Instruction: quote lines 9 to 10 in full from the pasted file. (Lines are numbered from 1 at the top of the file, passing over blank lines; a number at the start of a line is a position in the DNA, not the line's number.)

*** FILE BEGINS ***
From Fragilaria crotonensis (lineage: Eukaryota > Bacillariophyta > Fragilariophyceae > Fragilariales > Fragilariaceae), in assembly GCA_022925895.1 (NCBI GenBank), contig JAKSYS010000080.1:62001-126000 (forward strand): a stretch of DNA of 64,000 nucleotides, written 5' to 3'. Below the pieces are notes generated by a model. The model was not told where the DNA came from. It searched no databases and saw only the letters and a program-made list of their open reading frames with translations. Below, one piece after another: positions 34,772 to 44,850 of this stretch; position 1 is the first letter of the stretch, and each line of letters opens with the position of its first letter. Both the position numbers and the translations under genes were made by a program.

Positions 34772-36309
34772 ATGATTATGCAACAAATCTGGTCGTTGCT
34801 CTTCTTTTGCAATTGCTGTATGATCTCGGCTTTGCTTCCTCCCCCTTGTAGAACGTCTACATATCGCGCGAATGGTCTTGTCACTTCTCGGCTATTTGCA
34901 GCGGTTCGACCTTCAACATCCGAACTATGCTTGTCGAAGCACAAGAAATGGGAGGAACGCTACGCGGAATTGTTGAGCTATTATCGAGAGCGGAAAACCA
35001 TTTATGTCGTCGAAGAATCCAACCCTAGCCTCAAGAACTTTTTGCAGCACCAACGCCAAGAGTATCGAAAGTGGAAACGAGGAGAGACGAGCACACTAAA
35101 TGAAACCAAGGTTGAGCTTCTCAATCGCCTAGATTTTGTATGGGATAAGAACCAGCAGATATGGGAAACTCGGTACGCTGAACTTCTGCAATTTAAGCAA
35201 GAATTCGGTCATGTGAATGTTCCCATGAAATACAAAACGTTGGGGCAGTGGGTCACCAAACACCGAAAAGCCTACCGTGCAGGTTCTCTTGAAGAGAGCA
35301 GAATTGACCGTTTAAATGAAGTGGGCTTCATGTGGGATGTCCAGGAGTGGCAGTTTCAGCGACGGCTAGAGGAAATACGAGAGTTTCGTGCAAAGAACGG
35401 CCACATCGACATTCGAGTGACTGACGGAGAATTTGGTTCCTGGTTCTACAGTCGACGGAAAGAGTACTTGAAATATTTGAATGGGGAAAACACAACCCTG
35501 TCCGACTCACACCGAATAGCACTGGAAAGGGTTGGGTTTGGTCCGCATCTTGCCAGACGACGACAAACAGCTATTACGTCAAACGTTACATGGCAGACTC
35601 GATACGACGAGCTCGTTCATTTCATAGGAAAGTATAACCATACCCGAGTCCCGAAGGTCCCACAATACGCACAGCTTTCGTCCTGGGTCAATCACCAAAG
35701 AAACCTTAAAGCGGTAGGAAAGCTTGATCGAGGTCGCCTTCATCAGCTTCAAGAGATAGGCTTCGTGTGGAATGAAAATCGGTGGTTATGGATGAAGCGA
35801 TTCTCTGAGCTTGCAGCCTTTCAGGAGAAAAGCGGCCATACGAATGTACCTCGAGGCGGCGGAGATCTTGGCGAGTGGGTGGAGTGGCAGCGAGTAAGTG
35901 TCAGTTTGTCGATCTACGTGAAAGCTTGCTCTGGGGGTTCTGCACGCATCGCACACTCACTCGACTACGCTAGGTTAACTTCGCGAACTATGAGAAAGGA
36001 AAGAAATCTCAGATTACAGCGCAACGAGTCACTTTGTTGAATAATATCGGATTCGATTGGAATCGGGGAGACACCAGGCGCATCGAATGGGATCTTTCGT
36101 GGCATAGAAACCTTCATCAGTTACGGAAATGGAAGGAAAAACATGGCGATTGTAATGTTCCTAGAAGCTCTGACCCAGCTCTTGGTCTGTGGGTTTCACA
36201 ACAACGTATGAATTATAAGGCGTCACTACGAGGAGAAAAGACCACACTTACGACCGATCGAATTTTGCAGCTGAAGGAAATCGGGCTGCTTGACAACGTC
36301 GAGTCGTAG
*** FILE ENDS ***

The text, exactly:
35301 GAATTGACCGTTTAAATGAAGTGGGCTTCATGTGGGATGTCCAGGAGTGGCAGTTTCAGCGACGGCTAGAGGAAATACGAGAGTTTCGTGCAAAGAACGG
35401 CCACATCGACATTCGAGTGACTGACGGAGAATTTGGTTCCTGGTTCTACAGTCGACGGAAAGAGTACTTGAAATATTTGAATGGGGAAAACACAACCCTG